Did someone say cider? And doughnuts? And pie? And beer?

What a difference a week makes. The autumn that wasn’t put on a fantastic show today. Reds and yellows and browns and crisp breezes and puffy clouds.

Lucky for me there was a bike event to get me out into the glorious outdoors. The Washington Area Bicyclist Association’s Sixth Cider Ride was today. Somehow, someway the WABA weather curse failed. A storm front moved through the area last night bringing high winds and heavy downpours. A couple of hours before the ride began, the front moved eastward. I had come prepared for rain but made a last minute decision to change from rain gear (rain jacket and long pants) to cool weather gear (shorts with long wool socks, topped off with a pull over fleece). Perfect.

I also decided to raise the saddle on Little Nellie, my Bike Friday folding travel bike. Just a tad. Even minor adjustments can have big benefits or cause big problems. I guessed right, however. I rode about 2-3 miles per hour faster today than yesterday. And my back and knees didn’t bother me at all.

The ride started in Northeast DC just before 9 a.m., and took us on a ramble along the Anacostia River trail system. The trails were covered with wet leaves making the going a bit dicey. One unfortunate rider fell and had to be taken away in an ambulance. Elizabeth, the rider immediately behind him, couldn’t stop and crashed as well suffering a big boo boo on her left thigh.

I knew several of the riders. I rode initially with Leslie but she was riding as a course marshall and had to stop and render assistance to the injured riders. Before the crash we came upon Jesse whose bike had died a hero on the trails. Somehow her rear derailler had fallen off. She was forced to take the Uber of shame. (She had her bike fixed and actually did one of the shorter versions of the ride. She persisted!)

We left the trails and stopped at Proteus Cycles in College Park to partake of warm cider and apple slices. No wait. There’s doughnuts over at the next table. Ixnay on the apple slices. Bring on the junk food!

After achieving sugar nirvana, we headed on roads through the Beltsville agriculture research area. Here my tweak to Little Nellie’ saddle height paid off. I was riding 15-20 miles per hour through fields and stands of colorful trees. Clearly, the tailwind helped a lot but I was feeling very comfortable on the bike for the first time in weeks.

Did I mention that it was gorgeous outside?

I could have stopped dozens of times to take pictures but I figured one would do the trick. Light car traffic, the low angle of light, colorful leaves everywhere, and a road with some bikes receding in the distance. Dang.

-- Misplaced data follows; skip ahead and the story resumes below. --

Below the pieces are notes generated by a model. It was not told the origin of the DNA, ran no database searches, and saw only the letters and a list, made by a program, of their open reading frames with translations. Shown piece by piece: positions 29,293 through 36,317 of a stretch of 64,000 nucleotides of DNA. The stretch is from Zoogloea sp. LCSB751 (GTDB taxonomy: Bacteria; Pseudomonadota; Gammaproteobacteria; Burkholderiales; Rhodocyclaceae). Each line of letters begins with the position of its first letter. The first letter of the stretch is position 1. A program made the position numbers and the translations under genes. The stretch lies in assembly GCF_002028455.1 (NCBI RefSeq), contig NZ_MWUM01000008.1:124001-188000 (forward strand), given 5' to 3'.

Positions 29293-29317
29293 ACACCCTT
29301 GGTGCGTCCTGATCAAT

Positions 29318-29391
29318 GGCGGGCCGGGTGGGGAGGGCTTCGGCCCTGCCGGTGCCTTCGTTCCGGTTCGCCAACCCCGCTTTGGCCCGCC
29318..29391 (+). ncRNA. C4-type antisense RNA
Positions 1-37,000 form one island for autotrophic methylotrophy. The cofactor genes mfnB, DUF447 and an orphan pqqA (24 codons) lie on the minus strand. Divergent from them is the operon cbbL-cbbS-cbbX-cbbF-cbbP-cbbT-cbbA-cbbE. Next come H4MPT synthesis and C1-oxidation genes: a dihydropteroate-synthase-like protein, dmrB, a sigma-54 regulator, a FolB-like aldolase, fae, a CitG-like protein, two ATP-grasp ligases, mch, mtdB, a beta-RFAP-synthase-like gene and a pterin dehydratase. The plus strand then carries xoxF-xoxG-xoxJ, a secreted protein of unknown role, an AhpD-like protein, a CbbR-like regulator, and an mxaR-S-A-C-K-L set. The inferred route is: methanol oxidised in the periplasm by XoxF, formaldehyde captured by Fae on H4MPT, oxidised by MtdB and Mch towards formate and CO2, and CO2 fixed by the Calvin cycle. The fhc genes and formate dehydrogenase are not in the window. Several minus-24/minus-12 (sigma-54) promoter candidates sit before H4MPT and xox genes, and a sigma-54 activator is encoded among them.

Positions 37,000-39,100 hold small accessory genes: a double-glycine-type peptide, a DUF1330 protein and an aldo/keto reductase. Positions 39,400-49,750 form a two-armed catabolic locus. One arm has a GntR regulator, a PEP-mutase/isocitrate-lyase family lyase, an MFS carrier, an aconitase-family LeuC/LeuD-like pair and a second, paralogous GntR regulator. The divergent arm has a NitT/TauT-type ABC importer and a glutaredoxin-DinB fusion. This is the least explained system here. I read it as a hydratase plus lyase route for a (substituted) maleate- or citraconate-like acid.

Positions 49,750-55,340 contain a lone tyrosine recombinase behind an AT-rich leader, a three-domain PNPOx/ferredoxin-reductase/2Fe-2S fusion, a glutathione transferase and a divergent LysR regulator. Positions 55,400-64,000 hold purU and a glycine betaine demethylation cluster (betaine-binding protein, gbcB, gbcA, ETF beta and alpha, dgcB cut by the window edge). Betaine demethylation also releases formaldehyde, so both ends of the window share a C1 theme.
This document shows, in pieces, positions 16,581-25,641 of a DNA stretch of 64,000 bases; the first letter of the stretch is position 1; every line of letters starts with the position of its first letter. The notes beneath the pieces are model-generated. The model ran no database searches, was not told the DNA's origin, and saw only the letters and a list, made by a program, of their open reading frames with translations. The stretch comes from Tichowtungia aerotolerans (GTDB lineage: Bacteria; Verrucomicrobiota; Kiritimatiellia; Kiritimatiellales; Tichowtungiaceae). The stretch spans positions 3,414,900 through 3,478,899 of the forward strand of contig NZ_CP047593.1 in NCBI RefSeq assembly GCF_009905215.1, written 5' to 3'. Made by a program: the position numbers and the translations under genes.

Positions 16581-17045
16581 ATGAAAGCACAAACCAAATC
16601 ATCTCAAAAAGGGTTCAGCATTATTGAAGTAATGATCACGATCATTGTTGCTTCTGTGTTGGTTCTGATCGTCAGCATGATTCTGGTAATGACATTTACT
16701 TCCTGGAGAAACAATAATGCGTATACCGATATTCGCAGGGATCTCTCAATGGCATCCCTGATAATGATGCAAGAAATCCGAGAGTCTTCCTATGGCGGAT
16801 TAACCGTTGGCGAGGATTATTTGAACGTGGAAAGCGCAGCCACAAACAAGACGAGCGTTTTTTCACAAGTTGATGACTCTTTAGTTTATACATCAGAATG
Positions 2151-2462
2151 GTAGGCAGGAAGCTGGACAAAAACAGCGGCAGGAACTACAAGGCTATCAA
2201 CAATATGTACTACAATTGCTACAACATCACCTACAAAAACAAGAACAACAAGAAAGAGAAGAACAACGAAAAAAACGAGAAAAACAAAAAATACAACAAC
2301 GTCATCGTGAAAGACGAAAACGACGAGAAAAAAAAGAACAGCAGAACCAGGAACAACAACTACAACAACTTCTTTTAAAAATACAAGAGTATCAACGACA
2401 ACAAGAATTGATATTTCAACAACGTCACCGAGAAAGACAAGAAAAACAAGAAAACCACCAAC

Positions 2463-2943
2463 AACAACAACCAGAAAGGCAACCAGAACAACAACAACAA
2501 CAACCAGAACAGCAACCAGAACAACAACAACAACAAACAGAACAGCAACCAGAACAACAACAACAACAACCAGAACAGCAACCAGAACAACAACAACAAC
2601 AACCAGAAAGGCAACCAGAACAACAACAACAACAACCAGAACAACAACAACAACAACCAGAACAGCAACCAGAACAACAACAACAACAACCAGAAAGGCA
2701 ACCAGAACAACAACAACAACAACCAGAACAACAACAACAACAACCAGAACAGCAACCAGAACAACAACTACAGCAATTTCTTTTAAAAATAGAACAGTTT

The route took up to the Patuxent Research Refuge where we turned around to fight the wind for a few miles. Then we crossed back through the agriculture complex, over a hill,  and into Greenbelt. Here we stopped in a park for warm cider and pie. I went with the apple pie because pumpkin pie makes me gag.

I stayed long enough to hear more about the crash from Elizabeth, who showed me her  bruise. (Elizabeth, Dr. Rootchopper recommends red wine. It won’t help the bruise but you won’t care.) And I got a surprise hug from Laura. I am a fan of the hammy Instagram mini-movies she makes of her bike commutes and other shenanigans.

I left the rest stop and headed back toward DC. This part of the route was different from last year so I stopped frequently to avoid getting lost. I only went about 100 yards off course all day. (I missed the cue “Take a right at the porta potties.”) We rode back to the trail system by way of the College Park Trolley Trail in Berwyn.

Just before getting back on the Anacostia Trails I passed a rest stop where people were yelling at me. I learned later they were yelling “Mead!” I was in a nice flow so I passed up the offer to wet my whistle, choosing instead to make a crossing of a busy highway behind 20 other cyclists. Within minutes I realized I had goofed. This group was doddling along and I was in the mood to motor. After a mile of hanging off the rear, I started passing people. In five minutes I was alone off the front of the group and whizzing down the trail along the river. It was beautiful. The sunlight off the water was the perfect complement to the breeze and the colors.

The change in the course also involved going south along the Anacostia on the east side of the river for about a mile then doubling back on the west side. This portion on the ride featured a strong headwind off the water and was serious work. It appears that most other riders skipped this part. I can’t blame them. Perhaps the highlight was riding past dilapidated RFK Stadium. The stadium was one of many “multiuse” stadiums built in the 1960s. I looks ripe for implosion these days.

The last few miles were across Capitol Hill and up the Metropolitan Branch Trail. I rode most of the second half of the ride much harder than the first so I my legs were ready to call it a day. And soon I arrived at the finish at the Dew Drop Inn. There, after 55 honest miles, I tossed back a couple of Raven lagers and hung out in the sun with friends on the elevated deck.

And tonight we set the clocks back one hour. The extra hour of sleep is exactly what my tired legs need.

 

Some Ride/Hike Ideas for 2016

About a year ago I was admonished by a friend for sounding wishy washy regarding my 2015 vacation plans. “Stop planning. All we have is today” was her way of saying don’t plan, DO!  Irony alert: in January 2014 she told me of her plans to obtain certification to teach in DC schools and to open a business. She followed through on none of it, eventually leaving town. Even so, she had a point.